Healthy Comfort Food
Thai Carrot, Coconut and Cauliflower Soup
People describe raising young kids as a particular season in life. I hadn't heard this until we had a baby, but it brought me a lot of comfort when I'd start to let my mind wander, late at night between feedings, to fears that we'd never travel internationally again or have a sit-down meal in our dining room. Would I ever eat a cardamom bun in Sweden? Soak in Iceland? I loved the heck out of our tiny Oliver, but man what had we done?! Friends would swoop in and reassure us that this was just a season, a blip in the big picture of it all. They promised we'd likely not even remember walking around the house in circles singing made-up songs while eating freezer burritos at odd hours of the day (or night). And it's true.
Oliver is turning two next month, and those all-encompassing baby days feel like a different time, a different Us. In many ways, dare I say it, Toddlerhood actually feels a bit harder. Lately Oliver has become extremely opinionated about what he will and will not wear -- and he enforces these opinions with fervor. Don't get near the kid with a button-down shirt. This week at least. He's obsessed with his rain boots and if it were up to him, he'd keep them on at all times, especially during meals. He insists on ketchup with everything (I created a damn monster), has learned the word "trash" and insists on throwing found items away on his own that really, truly are not trash. I came to pick him up from daycare the other day and he was randomly wearing a bike helmet -- his teacher mentioned he'd had it on most of the day and really, really didn't want to take it off. The kid has FEELINGS. I love that about him, and wouldn't want it any other way. But, man it's also exhausting.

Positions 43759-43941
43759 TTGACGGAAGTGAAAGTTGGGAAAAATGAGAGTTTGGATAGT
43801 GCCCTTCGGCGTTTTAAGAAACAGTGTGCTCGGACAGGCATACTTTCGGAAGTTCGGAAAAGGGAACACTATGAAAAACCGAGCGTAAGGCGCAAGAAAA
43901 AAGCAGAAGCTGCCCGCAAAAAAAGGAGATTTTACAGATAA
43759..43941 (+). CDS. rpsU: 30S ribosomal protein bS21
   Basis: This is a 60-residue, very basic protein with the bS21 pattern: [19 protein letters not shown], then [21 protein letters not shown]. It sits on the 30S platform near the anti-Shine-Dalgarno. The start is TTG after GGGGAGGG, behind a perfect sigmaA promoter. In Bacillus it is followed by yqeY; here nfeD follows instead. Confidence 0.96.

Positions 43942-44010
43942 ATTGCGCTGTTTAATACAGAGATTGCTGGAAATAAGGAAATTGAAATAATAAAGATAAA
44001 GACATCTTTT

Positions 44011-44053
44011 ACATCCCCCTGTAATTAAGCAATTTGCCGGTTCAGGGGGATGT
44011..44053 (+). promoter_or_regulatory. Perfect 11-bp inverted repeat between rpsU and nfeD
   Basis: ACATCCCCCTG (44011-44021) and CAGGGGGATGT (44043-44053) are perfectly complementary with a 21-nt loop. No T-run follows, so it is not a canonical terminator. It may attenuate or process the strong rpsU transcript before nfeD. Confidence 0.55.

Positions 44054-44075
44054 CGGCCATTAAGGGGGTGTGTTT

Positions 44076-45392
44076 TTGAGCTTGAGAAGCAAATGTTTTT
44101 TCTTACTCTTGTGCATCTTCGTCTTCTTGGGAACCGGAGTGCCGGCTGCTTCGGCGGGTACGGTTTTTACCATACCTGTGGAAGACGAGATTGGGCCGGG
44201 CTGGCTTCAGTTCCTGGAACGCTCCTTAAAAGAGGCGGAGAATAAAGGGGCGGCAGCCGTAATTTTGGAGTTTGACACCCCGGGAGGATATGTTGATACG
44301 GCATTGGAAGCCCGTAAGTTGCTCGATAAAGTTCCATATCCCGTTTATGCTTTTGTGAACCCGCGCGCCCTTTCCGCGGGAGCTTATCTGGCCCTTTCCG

Cheesy Quinoa Cauliflower Bake